Wednesday, September 28, 2011

PAPA SAYS (Monday Poem)

by Libby Stopple

Says rain
Makes things grow.

I stood out in the rain
All morning
With my toes in the mud,
But Grandma says I really
Didn't get any Bigger.
It's just that my pants

Monday, September 19, 2011

TAKING TURNS (Monday Poem)

by Norma Farber

When sun goes home
behind the trees,
and locks her shutters tight--

then stars come out
with silver keys
to open up the night.

from The Bill Martin Jr Big Book of Poetry edited by Bill Martin Jr with Michael Sampson, 2008, Simon & Schuster

Wednesday, September 14, 2011

Let's Celebrate Hispanic Heritage (FAMILY magazine reviews)

For the month between September 15 and October 15, Latinos, especially those whose family roots are in Central and South American countries, take time to honor their ancestry by paying tribute to those whose passion and commitment secured liberty, equality and self-government as a legacy for future generations. Here are a few titles whose stories salute this inheritance. Enjoy! Disfruta!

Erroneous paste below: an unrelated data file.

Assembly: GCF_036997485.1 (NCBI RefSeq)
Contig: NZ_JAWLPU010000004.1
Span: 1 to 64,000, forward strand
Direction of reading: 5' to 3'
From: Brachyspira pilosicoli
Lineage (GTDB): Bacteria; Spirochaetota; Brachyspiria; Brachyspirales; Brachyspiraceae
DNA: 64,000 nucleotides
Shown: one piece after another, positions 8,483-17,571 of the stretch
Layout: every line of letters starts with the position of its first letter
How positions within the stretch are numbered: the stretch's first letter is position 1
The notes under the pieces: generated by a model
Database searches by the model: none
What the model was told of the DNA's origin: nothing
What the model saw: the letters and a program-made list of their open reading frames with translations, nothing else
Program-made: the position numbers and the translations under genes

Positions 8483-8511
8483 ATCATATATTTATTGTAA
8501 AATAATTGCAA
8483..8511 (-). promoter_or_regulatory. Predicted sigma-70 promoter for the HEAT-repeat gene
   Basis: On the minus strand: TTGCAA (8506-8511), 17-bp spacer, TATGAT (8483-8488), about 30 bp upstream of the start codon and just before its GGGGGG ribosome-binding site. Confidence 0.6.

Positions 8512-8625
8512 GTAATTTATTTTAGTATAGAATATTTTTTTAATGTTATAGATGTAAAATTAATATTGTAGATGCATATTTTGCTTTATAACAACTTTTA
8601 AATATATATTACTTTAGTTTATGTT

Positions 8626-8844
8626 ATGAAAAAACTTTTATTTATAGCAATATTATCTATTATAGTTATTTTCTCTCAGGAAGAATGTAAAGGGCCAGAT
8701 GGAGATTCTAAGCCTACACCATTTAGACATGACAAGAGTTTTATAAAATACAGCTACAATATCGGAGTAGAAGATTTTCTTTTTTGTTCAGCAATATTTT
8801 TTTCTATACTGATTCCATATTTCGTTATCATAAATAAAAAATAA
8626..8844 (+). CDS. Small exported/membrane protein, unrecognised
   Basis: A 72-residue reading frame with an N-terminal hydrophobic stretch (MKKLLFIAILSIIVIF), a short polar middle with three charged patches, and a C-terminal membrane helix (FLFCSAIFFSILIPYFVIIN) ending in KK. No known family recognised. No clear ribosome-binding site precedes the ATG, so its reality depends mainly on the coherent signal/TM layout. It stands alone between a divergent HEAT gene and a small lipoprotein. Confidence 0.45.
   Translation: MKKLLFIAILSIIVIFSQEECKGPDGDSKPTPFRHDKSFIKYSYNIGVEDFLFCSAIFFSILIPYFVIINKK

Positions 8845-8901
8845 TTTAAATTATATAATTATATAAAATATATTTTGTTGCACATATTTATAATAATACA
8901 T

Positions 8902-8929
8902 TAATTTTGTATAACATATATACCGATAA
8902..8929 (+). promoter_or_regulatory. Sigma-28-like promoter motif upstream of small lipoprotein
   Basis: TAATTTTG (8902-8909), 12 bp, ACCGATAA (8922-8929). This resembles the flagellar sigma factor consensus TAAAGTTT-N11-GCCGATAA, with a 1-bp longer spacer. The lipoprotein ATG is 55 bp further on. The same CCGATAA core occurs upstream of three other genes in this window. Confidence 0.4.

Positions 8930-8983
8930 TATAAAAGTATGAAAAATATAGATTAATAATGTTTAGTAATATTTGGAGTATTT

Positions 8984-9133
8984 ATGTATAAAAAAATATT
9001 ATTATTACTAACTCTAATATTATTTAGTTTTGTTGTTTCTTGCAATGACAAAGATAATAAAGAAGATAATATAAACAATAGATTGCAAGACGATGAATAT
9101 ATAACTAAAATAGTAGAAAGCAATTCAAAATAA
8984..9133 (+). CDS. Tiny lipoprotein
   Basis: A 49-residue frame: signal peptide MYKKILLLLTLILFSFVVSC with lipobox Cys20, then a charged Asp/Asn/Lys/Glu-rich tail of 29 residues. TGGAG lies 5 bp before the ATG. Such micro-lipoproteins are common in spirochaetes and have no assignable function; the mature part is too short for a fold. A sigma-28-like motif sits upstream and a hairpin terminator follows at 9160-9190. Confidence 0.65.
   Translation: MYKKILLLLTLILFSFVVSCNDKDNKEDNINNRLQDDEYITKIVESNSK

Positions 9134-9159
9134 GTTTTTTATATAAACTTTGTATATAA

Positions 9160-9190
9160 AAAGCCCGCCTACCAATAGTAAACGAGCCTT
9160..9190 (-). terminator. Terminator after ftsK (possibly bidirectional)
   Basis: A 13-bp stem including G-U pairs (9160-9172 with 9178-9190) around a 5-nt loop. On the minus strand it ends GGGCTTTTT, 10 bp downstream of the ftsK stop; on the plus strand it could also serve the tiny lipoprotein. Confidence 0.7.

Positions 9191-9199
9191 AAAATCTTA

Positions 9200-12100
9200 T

A Mango in the Hand: A Story Told Through Proverbs
by Antonio Sacre
illustrated by Sebastia Serra
Abrams, $16.95, Ages 5-8

When Francisco wakes on the morning of his saint day, his father approves him as old enough to go alone for the first time to pick his favorite fruit, mangos, for Francisco’s contribution to the family feast. Excited, the young boy discovers this initially delightful task is not as easy as he expected.
The pencil and ink illustrations use a digital infusion of color to support the folkloric sensibilities of this story. Artist Serra, who lives in Spain, makes use of important details, such as a soccer ball, guitar, dominoes, chilies and hats to create a Latino setting. He also includes common elements of daily life like a swing set, cats, flowers and bicycles, making important use of background features to amplify the text.